The development of robust research questions is essential in guiding open-source information gathering efforts. Most information requests require focused thought and problem-solving to properly begin a disciplined approach to satisfying the requirement. With this in mind, it becomes essential to get intricate when forming a research question, and for businesses conducting open-source research for their clients, it is worth building procedures around this process.

In our courses, we consistently emphasize the importance of asking the right questions about the request before formulating a question and starting your research.  Not doing so will likely result in unorganized research efforts resulting in much more work by the team later into the project. In this article, we will try to provide some simple tips and recommendations to ensure your next open-source research effort gets off to a good start and is well organized.


What Makes a Research Question Essential?

Research requires a clear focus and purpose. With a well-developed research question, you can focus your collection on a clear path towards the research development and writing process.

A well-developed research question offers specificity and flexibility, as well. From a general approach, all research questions should be:

  • Specific enough to receive thorough answers
  • Focused on a single issue/problem
  • Practical to answer within a specified time-frame
  • Relevant to your area of specialization
  • Supported with primary and/or secondary sources


Steps to Forming a Research Question

In the process of doing research, the concept of the research question is to guide your reading and information collection process.  To get started,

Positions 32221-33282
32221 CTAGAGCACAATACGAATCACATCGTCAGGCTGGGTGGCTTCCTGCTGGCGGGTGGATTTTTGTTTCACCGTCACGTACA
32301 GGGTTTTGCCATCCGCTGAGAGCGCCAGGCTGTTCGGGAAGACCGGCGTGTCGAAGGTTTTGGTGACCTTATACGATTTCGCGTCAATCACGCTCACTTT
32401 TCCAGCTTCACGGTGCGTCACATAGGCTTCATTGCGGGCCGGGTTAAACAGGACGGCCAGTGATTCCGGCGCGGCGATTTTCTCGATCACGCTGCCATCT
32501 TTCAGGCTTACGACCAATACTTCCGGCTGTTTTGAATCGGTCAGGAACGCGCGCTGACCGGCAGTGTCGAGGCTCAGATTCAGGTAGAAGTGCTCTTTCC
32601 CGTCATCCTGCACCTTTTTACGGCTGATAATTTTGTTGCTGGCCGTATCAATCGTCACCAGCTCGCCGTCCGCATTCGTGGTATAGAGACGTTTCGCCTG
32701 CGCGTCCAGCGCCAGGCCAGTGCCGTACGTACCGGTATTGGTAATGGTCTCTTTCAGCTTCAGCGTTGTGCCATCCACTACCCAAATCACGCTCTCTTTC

• Select a General Topic that suits your Interest. Once you are genuinely interested in research, it becomes easier to develop more concepts, ideas, and questions towards learning more.
  • Perform Preliminary Research on Selected Topic. A few searches on related works to your topic would help fine-tune your focus and study area.
  • Define your Audience. Every research question can be informed by a target audience, which helps define the depth your response
  • Start asking the “What,” “Why,” And “How” questions. Consider the above points, then start with open-ended questions using what, how, and why to improve them.
  • Evaluate Every Answer: After every response, evaluate them and compose what would be useful for your research questions. Also, revise and refine them to suit your audience.

With so many resources and so much data available today, forming a research question requires clarity to get effective results for your research. Having enough research questions would cover the possible paths to solving your challenges with fewer troubles.

For more extensive research projects, it becomes necessary to have multiple research questions that help you to clearly connect and focus your research ideas.

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Buddy is a military veteran, former intelligence officer, and entrepreneur who teaches dozens of courses on a variety of intelligence-related topics.  Buddy currently serves as the Chief Executive Officer of Echo Analytics Group and is based in Tampa, Florida.